From: "Felipe Contreras" <felipe.contre...@gmail.com>
Sent: Sunday, September 08, 2013 3:34 AM
On Thu, Sep 5, 2013 at 3:06 AM, John Keeping <j...@keeping.me.uk> wrote:
On Wed, Sep 04, 2013 at 03:59:18PM -0700, Junio C Hamano wrote:
Are there cases where you do not want to either rebase nor merge?
If so what do you want to do after "git pull" fetches from the other
side?  Nothing?


One other thing that I can see being useful occasionally is:

    git rebase @{u}@{1} --onto @{u}

which allows local commits to be replayed onto a rewritten upstream
branch.

Although I agree with your side note below that people doing this may be better off fetching and then updating their local branch, particularly
if @{1} is not the correct reflog entry for the upstream when they
created the branch.

That's why after recognizing the fact the you can't find the branch
point of a branch in Git, I decided to write patches to support the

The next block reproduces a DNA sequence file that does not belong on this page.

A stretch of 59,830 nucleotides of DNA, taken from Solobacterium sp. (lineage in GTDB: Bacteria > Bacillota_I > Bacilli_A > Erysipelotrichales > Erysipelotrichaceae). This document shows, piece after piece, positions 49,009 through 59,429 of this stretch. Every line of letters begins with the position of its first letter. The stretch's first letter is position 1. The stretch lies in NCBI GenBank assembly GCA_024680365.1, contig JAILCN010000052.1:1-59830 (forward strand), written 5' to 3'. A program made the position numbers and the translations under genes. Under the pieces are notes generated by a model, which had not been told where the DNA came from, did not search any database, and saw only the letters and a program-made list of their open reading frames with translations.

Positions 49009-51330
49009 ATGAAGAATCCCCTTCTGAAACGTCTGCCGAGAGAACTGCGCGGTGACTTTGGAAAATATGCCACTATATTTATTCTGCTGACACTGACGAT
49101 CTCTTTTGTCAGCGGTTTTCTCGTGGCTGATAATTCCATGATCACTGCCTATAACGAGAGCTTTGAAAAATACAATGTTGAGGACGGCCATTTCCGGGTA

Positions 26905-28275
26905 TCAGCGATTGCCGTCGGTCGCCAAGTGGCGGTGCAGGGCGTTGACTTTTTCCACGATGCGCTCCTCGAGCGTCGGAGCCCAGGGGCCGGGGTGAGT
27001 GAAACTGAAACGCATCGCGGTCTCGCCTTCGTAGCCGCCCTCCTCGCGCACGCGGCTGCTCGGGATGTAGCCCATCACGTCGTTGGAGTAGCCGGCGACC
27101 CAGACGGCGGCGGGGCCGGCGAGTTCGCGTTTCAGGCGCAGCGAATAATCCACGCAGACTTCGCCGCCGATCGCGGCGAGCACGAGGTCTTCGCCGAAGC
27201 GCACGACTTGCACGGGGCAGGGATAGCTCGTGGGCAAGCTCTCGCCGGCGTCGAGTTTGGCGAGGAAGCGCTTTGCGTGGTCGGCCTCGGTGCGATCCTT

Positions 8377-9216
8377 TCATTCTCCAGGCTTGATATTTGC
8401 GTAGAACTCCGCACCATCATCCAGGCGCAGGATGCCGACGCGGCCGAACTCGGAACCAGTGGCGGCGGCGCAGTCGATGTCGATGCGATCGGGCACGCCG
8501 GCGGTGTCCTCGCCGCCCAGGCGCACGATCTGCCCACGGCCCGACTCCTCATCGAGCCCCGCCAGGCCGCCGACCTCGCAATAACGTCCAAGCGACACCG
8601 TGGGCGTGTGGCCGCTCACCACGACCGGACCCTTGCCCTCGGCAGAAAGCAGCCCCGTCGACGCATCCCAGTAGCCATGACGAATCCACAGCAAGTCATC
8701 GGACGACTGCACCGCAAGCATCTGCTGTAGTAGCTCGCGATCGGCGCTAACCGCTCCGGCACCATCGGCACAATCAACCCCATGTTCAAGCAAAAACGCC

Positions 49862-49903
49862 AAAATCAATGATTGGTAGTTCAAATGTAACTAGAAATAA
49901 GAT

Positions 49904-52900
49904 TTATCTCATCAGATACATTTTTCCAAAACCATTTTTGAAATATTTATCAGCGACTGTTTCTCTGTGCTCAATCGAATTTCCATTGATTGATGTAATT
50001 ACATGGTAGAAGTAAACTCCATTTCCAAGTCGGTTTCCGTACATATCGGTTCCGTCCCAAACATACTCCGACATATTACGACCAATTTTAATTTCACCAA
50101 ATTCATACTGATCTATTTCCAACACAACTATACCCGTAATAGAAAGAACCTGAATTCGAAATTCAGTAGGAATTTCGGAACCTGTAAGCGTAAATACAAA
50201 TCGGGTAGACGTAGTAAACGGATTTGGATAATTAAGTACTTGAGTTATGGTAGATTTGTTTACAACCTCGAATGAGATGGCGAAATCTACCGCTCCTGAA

@{tail} shorthand, which is basically the point where the branch was
created, or rebased to:

https://github.com/felipec/git/commits/fc/base

And if 'git rebase' was fixed to ignore the commits already in the
rebased onto branch, almost always what you would want to do is 'git
rebase @{tail} --onto @{upstream}'.

The use case that trips me up (i.e. doesn't fit the above) is when I have a branch that may need rebasing on (onto) pu, or may need rebasing on master, or next, depending on what others have been doing.

As a Distributed VCS (i.e. others doing work independently), a rebase always has the possibility that the world has moved on and one has to adapt to the new world order by moving location (--onto somewhere new), not just fixing up the house (patch conflicts). When the update order is unknown there is no guaranteed solution (IIUC).

You are right that mostly what one wants to do is stick with ones current location and patch up conflicts, it's just that one din't want any conflicts in the first place (i.e. the fast forward check).
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